City gives B&M benefit of doubt as German business weighs

12 November 2019, 14:45 | Updated: 12 November 2019, 18:43

One of the most totemic moments of the financial crisis was when, at the end of November 2008, Woolworths went into administration after 99 years on Britain's high streets.

The collapse of the retailer, which had 27,000 employees, was the starkest sign yet that the credit crunch was having 'real world' implications that went way beyond the financial markets.

Abundantly clear, throughout, was how popular 'Woolies' was with shoppers.

The business just wasn't profitable enough to service both its debts and a deficit in its pension scheme that had ballooned following the emergency interest rate cuts introduced by the Bank of England in the wake of the crisis.

The disappearance of Woolworths left a vast gap. Not only on Britain's high street, where it had 800 stores at the time of its demise, but also in the markets that it served - toys, household goods, entertainment products and stationery.

The void was quickly filled. Waitrose took on eight former Woolworths stores while Tesco, Sainsbury's and Boots also took on a number of stores.

Yet research by the property publication Estates Gazette last year revealed the two biggest occupants were Poundland, which took on one in seven old Woolworths sites and Iceland, which took on roughly one in 12.

The third biggest occupant of former Woolies stores has been one of the great UK retail success stories of the last decade - B&M.;

The store chain now even lays claim to a title once held by Woolies - 'the UK's leading variety goods value retailer' - but, as today's half year results have shown, that is where the comparisons end.

For a start, B&M; is still growing strongly.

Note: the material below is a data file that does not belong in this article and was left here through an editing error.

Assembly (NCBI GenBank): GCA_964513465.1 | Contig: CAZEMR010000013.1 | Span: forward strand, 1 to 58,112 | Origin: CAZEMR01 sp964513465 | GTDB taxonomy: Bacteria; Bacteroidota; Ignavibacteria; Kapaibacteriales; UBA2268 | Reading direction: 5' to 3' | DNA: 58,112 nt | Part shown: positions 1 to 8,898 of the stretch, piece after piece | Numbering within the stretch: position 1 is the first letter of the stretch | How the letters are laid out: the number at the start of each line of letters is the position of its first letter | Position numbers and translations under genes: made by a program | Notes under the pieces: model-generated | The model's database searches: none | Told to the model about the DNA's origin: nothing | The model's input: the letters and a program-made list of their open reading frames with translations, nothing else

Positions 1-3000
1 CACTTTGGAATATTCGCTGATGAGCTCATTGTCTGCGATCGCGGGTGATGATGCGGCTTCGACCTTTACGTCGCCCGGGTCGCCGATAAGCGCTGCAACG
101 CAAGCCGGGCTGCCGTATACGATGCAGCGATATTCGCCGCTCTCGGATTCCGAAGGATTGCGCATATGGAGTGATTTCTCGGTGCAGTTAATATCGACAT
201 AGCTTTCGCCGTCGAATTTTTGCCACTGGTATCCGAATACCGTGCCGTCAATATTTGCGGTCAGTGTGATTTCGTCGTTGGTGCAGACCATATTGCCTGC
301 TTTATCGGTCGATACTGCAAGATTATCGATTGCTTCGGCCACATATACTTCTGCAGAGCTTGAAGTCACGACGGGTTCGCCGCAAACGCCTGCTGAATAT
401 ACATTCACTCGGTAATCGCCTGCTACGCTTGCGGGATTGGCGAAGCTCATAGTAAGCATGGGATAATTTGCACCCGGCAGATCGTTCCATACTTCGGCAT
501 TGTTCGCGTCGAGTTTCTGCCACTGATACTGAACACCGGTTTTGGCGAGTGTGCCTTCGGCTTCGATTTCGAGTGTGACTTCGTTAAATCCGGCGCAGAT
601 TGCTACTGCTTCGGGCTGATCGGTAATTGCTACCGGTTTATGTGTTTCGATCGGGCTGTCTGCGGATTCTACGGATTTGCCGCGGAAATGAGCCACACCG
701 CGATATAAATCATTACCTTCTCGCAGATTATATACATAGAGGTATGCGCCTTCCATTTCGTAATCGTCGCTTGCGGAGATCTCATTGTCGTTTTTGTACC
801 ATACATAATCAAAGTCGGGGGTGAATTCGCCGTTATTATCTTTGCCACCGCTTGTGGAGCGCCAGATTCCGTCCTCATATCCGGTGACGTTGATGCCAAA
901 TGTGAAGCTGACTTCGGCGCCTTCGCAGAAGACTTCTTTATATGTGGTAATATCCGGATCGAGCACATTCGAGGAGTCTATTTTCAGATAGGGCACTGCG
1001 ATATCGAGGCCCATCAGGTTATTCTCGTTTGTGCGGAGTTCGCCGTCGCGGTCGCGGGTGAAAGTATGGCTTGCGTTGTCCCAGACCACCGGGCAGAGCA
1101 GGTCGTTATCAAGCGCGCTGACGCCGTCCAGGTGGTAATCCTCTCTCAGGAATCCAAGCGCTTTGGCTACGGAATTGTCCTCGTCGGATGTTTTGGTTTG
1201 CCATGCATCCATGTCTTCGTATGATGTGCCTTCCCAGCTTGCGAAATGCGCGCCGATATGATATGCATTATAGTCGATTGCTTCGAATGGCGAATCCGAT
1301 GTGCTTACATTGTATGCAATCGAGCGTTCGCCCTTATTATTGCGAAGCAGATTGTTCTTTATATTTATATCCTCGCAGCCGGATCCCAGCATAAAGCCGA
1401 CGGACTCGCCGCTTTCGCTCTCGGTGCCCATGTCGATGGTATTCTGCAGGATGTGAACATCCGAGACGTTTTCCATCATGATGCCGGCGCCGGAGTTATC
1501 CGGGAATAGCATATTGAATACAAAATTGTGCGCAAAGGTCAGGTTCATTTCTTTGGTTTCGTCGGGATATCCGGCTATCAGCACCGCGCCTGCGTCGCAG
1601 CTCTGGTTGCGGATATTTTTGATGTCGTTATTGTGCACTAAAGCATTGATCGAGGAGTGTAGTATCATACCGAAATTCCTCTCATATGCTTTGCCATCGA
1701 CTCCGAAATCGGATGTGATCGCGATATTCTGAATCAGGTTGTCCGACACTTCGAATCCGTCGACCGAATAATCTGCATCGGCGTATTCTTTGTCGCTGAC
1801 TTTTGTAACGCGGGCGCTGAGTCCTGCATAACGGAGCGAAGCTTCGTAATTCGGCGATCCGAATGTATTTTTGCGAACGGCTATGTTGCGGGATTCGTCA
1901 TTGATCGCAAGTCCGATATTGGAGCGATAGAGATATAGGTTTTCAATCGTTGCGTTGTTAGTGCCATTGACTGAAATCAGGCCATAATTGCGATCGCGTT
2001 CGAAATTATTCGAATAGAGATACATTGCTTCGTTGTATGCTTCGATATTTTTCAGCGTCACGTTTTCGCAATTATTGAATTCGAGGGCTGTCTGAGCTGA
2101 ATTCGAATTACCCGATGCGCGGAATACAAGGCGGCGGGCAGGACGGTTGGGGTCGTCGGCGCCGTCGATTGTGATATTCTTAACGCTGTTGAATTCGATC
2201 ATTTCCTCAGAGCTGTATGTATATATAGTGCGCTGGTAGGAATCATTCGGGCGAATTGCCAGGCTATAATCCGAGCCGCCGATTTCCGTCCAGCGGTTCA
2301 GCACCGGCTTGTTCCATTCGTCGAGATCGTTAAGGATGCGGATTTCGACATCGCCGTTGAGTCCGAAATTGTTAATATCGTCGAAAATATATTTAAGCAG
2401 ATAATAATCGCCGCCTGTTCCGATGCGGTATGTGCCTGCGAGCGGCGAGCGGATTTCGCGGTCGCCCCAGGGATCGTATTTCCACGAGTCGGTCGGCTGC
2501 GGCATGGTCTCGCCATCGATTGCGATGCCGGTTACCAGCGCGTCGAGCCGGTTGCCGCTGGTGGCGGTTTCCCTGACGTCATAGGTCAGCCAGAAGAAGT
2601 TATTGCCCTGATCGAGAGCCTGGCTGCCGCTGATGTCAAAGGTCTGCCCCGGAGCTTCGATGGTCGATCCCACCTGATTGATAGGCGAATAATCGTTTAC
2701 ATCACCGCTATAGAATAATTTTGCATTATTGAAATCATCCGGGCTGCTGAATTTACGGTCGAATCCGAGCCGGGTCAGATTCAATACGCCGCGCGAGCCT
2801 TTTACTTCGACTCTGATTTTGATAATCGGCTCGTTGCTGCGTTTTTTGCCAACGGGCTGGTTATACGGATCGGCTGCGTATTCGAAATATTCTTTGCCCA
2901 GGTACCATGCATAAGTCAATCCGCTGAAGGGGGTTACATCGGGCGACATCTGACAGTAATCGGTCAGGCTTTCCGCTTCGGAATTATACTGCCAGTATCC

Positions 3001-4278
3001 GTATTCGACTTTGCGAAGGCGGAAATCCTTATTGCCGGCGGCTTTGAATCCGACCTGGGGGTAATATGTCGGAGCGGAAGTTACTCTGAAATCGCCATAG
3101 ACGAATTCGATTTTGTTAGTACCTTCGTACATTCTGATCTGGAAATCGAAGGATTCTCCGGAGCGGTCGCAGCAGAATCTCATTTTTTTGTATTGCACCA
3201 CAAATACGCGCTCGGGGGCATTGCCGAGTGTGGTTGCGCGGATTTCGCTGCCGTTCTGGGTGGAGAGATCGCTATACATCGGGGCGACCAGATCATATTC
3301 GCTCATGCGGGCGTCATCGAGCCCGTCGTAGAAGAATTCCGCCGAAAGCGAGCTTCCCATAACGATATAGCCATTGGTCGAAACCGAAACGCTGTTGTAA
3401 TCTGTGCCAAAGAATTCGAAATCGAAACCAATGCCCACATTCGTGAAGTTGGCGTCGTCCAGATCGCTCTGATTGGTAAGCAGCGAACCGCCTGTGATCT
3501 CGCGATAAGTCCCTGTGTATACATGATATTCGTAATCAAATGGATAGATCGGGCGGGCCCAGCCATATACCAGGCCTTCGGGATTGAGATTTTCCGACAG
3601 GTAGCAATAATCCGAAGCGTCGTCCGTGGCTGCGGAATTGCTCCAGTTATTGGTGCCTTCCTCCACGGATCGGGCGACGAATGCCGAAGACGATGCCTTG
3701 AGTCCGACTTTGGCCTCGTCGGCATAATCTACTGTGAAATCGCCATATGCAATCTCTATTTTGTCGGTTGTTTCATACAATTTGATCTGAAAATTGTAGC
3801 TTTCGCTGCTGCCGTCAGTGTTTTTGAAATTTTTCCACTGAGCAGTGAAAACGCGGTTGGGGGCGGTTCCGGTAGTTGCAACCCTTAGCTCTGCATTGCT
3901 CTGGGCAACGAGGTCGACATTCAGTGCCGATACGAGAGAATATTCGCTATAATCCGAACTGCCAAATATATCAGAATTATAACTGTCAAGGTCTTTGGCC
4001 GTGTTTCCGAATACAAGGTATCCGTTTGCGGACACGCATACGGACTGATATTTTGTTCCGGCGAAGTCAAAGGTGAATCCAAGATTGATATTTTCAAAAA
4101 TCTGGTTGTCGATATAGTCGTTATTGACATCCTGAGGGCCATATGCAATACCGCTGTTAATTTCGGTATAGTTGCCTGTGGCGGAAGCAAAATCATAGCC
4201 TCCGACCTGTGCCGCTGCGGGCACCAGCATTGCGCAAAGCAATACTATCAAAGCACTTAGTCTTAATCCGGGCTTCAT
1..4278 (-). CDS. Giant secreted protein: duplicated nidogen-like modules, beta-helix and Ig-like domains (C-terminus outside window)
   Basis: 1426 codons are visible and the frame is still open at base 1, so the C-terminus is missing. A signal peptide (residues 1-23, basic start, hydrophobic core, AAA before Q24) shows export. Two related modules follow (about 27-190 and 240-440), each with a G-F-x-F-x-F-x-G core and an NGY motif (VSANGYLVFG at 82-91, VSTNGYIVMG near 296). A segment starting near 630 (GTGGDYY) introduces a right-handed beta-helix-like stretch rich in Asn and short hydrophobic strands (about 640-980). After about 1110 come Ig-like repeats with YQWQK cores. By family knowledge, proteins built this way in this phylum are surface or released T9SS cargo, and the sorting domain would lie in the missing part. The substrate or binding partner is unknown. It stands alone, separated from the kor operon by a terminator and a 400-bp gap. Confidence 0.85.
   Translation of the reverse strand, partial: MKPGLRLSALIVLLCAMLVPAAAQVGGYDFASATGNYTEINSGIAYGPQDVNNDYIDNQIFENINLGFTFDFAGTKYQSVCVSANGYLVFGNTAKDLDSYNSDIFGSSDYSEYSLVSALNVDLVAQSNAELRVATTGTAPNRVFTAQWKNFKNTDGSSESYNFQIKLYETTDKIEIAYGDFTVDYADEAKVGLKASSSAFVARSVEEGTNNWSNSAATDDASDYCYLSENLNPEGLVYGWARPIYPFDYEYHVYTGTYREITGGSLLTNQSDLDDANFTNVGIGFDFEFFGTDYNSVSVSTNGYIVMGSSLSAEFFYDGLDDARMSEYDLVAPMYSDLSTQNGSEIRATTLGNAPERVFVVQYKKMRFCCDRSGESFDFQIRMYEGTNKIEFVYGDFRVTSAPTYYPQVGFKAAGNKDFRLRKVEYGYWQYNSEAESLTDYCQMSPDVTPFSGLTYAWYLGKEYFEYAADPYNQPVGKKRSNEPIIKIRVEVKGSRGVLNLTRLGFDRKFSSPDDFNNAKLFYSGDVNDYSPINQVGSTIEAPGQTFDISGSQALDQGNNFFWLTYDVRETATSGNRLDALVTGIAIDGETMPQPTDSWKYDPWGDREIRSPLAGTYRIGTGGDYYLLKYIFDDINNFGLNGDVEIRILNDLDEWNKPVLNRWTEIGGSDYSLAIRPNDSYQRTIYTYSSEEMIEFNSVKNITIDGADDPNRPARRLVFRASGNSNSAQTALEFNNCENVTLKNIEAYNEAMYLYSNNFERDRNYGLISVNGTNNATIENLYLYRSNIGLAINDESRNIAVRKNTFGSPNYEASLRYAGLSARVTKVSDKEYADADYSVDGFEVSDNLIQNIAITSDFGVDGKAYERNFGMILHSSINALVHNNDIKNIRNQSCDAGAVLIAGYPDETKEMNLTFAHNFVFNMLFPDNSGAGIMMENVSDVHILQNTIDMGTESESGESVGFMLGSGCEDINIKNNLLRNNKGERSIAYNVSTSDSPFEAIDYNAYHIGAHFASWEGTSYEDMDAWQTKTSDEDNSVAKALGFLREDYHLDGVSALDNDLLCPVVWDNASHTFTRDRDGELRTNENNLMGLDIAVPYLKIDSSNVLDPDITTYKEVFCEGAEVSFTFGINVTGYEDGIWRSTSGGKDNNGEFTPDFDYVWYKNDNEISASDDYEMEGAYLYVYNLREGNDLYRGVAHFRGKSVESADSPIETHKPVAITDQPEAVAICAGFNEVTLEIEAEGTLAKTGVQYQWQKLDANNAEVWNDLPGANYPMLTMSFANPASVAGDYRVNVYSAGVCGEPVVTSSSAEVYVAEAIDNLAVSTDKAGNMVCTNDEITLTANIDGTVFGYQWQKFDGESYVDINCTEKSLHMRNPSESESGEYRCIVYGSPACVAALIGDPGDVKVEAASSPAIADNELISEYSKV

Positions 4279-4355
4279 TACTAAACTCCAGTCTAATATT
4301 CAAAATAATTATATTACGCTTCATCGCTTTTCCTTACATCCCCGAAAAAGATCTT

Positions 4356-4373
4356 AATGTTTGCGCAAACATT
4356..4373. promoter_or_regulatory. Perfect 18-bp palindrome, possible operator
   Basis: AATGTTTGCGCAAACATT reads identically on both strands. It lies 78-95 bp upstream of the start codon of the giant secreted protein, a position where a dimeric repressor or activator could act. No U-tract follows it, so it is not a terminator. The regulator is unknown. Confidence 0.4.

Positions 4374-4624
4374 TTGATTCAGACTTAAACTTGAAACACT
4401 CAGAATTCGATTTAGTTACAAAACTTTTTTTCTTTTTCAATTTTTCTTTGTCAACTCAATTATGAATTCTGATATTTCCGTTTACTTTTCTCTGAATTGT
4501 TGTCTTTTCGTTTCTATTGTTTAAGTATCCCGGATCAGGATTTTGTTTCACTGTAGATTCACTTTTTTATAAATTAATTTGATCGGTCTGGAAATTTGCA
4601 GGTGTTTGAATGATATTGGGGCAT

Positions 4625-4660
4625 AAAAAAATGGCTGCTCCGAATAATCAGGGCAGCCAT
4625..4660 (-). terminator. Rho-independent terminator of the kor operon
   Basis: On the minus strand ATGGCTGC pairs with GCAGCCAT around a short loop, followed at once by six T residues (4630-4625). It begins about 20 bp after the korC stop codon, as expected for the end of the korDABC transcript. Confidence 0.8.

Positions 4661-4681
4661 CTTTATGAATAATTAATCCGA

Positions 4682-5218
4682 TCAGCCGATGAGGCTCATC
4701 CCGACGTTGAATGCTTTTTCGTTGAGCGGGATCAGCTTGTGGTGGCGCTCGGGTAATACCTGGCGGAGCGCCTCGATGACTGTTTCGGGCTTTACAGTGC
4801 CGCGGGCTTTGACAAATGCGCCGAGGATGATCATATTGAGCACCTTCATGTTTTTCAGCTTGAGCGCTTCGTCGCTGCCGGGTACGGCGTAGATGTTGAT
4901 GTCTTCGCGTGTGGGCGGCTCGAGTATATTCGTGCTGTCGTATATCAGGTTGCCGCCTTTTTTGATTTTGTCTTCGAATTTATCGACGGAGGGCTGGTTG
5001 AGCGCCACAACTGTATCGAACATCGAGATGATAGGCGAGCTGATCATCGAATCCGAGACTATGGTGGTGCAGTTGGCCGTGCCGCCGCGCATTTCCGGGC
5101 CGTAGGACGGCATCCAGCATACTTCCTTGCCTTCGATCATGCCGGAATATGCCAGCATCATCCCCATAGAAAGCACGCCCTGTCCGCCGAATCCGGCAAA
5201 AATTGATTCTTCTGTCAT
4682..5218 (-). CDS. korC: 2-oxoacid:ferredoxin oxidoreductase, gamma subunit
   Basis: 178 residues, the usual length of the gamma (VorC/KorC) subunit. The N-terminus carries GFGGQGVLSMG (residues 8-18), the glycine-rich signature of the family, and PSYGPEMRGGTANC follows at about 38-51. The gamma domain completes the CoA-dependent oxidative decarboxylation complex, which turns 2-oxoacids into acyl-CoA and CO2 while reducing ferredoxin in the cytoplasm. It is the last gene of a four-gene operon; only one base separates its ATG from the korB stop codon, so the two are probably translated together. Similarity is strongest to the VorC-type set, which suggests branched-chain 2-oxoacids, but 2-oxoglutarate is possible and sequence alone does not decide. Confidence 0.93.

At a group-wide level, it had 1,132 stores at the end of September, up nearly a fifth on the same time last year.

The number of stores trading under the core B&M; brand grew by nearly a tenth to 645. UK sales were up by nearly 14%, to £1.5bn, while UK sales on a like-for-like basis, which strips out the effect of store openings and extensions, were up by 3.7%.

And all this before the so-called 'golden quarter' that includes Christmas.

More stores are planned. Chief executive, Simon Arora, confirmed today he is still aiming to take the number of B&M; stores from 645 to 950.

The company opened 30 UK stores during the six months to the end of September while a further 46 have been earmarked to open by the end of March next year. Mr Arora added, though, that the 950 target was looking "increasingly conservative".

It has been some story. Mr Arora and his younger brother, Bobby, began in business selling homewares and soft furnishings to the likes of Tesco and Argos.

They eventually sold that business, called Orient Sourcing Services, but subsequently in 2004 alighted on Blackpool-based B&M.;

Back then, it was a struggling chain of 21 discount stores in Lancashire and in Greater Manchester. They built up the business, taking it nationwide, reaching 300 stores by 2012. The private equity firm Clayton, Dubilier & Rice became an investor the following year and one of CDR's advisers, the former Tesco chief executive Sir Terry Leahy, became chairman.